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WANTED: ASPIRING MYSTERY WRITERS

sisters in crime cover fb

Sisters in Crime Heart of Texas chapter (Austin) calls on all unpublished, aspiring writers of cozies, thrillers, true crime, noir, young adult, middle grade, and other mystery genres to submit the first 500 words of their mystery manuscript to the Barbara Burnett Smith Aspiring Writers Event (BBSAWE). Include a brief synopsis. Aspiring writers are chosen and matched with published author-mentors for one-on-one sessions and recognition at the BBSAWE in May of each year. The submission deadline is March 31, 2014.

This is not a contest – there is no judging and no fee. It is a wonderful opportunity for writers unpublished in the mystery field to be mentored by published authors and recognized by the Austin Sisters in Crime chapter.  All aspiring writers MUST attend the Barbara Burnett Smith Aspiring Writers Event to be held Sunday, May 18, 2014, in Austin, Texas, at 2 p.m. at Recycled Reads, 5335 Burnet Rd., Austin, TX78756.

Please e-mail entries to Gale Albright at bbshotsinc@hotmail.com

If you have questions about submission guidelines or other concerns, please contact Gale Albright at the above e-mail address.

SUBMISSION GUIDELINES

  1. Unpublished writers submit by e-mail a 100 word (maximum) synopsis and the first 500 words of a mystery short story or novel.
  2. Entries should be in standard submission format: 12 point Times New Roman or Courier New font, double-spaced, with one-inch margins.
  3. Attach Word file document with the synopsis (100 word max) on first page. Please put your name, e-mail address, phone number, and title of story or novel in the top left-hand corner of first page. Start story/novel 500-word submission on second page. Put name, title, and page number on all pages.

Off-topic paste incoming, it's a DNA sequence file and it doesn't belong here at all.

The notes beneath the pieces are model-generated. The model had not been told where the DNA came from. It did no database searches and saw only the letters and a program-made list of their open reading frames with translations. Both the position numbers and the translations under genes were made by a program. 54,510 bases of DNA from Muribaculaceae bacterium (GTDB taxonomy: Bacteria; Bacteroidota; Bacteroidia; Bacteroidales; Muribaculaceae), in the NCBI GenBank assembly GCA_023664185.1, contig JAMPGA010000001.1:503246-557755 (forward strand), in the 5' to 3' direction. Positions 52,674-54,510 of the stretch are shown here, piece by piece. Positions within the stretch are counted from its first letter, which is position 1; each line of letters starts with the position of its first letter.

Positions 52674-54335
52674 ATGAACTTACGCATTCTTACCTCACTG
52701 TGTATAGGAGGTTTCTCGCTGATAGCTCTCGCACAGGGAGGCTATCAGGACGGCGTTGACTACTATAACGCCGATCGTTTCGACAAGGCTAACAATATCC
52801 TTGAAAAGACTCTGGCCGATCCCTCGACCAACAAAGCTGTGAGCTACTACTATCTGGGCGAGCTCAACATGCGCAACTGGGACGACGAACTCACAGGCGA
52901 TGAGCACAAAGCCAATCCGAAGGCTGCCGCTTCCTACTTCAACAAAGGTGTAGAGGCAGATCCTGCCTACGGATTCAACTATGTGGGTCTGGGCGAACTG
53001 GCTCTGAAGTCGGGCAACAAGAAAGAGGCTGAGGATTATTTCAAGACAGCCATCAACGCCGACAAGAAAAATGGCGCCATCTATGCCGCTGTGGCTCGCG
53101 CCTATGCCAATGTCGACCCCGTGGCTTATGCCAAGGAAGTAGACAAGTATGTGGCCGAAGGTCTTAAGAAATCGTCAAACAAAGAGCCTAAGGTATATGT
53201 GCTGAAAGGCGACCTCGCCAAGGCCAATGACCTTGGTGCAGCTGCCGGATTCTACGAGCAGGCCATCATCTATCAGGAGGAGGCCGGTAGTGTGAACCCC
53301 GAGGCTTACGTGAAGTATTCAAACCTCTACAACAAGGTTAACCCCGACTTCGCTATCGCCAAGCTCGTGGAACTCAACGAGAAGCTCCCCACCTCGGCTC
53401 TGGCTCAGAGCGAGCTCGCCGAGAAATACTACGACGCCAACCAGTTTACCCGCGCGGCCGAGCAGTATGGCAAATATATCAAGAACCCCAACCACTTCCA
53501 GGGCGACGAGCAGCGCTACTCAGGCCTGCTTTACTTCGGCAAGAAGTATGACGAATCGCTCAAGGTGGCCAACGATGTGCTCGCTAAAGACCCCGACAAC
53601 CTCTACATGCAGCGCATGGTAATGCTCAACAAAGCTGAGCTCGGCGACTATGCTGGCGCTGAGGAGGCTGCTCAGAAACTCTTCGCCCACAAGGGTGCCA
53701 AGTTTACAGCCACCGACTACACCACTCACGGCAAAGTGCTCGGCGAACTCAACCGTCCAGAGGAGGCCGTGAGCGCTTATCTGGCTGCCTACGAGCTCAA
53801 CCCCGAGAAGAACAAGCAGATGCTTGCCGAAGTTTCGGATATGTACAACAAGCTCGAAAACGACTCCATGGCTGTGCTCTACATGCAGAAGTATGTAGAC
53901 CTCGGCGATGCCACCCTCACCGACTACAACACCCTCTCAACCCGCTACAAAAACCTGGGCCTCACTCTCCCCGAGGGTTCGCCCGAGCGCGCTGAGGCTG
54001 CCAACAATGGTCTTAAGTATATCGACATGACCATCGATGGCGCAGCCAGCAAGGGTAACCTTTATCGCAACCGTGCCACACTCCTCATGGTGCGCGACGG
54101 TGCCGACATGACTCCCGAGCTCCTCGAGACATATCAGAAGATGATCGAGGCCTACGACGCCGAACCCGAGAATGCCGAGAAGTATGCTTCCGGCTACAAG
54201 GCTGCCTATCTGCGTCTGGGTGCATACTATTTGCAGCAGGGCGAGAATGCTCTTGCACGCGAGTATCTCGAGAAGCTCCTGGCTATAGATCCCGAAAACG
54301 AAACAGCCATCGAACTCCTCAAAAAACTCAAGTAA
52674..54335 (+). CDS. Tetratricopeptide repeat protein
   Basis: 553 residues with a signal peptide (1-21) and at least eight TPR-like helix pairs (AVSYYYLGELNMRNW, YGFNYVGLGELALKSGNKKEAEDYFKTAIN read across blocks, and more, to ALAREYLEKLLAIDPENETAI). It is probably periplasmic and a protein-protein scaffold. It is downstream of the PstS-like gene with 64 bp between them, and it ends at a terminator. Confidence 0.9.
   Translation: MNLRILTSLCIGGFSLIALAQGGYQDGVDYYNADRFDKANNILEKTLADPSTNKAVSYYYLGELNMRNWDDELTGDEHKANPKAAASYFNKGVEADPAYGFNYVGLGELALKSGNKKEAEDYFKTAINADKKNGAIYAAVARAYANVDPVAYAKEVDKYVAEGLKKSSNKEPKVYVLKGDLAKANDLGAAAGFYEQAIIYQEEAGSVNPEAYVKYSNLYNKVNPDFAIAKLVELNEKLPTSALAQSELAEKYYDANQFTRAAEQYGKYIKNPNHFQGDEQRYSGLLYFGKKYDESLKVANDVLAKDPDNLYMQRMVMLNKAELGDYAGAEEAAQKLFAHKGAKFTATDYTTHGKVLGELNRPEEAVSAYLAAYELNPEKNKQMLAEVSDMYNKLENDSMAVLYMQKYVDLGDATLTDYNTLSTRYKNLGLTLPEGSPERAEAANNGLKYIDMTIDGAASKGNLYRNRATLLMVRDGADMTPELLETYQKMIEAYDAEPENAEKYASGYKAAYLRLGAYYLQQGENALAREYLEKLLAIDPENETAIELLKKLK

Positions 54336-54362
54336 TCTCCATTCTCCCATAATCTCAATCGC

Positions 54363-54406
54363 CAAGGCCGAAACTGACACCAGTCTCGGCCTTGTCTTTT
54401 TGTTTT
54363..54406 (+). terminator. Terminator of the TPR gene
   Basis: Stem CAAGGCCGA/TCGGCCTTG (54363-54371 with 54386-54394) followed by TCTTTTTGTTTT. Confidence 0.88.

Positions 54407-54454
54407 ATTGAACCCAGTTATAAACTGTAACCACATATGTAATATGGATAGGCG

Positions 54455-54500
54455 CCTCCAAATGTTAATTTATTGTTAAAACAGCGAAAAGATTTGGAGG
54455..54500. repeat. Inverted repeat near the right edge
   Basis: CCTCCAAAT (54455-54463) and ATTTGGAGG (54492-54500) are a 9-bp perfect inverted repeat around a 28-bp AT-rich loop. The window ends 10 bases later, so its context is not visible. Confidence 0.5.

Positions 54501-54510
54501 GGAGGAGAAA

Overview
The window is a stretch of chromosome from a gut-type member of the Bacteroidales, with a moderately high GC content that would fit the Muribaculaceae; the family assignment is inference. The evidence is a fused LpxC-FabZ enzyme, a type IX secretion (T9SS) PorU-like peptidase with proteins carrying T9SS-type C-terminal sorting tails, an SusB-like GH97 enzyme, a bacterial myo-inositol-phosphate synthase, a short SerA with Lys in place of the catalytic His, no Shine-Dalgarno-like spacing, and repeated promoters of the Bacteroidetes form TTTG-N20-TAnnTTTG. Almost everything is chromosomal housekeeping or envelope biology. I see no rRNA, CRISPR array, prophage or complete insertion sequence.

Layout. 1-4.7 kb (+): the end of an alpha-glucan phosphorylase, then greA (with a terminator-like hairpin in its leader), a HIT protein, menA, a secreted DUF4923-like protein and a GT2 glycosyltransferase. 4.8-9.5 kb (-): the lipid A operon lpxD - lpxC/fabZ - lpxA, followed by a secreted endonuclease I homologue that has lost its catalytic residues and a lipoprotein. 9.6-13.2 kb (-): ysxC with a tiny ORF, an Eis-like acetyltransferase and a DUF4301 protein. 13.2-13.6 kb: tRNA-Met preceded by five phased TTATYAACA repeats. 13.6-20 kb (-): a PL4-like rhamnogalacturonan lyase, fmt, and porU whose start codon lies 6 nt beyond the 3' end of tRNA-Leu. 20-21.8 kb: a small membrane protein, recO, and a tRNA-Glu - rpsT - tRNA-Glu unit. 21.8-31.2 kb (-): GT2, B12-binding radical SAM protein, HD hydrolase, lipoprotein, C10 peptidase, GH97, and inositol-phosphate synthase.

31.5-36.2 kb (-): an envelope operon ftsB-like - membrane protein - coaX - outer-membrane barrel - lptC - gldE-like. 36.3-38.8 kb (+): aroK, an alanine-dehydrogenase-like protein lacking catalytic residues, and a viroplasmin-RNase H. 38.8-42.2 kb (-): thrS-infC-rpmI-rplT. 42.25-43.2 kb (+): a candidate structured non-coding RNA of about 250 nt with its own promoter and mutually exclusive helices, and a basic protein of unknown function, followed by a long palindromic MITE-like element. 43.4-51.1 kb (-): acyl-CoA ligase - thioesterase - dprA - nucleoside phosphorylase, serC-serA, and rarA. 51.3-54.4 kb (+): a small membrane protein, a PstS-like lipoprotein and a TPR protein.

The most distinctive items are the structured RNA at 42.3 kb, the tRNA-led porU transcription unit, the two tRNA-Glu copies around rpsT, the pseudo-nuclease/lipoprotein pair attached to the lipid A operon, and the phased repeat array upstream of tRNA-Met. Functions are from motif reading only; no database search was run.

4. E-mail subject line: BBSAWE ENTRY
  5. One submission per person
  6. E-mail entries to bbshotsinc@hotmail.com
  7. Submission deadline is March 31, 2014
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Want More Writing Success? Learn to Be a QUITTER

Gale Albright:

This is an interesting take on “quitting” by Kristen Lamb. Food for thought.

Originally posted on Kristen Lamb's Blog:

Image vis Flickr Creative Commons, courtesy of Yuya Sekiguchi.

Image vis Flickr Creative Commons, courtesy of Yuya Sekiguchi.

Ah, the New Year is upon us. Most of our resolutions revolve around grabbing hold with a death-grip and vowing to never let go. When it comes to losing weight, getting out of debt, or discovering if our closets actually have floors? This is a good plan. Yet, when it comes to our careers? Never giving up might keep us from ever succeeding.

Want to know the secret to success? Quitting. Yes, you heard me correctly. And, if you’re a creative professional, it is in your interest to learn to get really good at quitting. Maybe you’ve felt like a loser or a failure, that your dream to make a living with your art was a fool’s errand.

Ignore that junk and understand…

Winners Quit All the Time

I posit this thought; if we ever hope to achieve anything remarkable…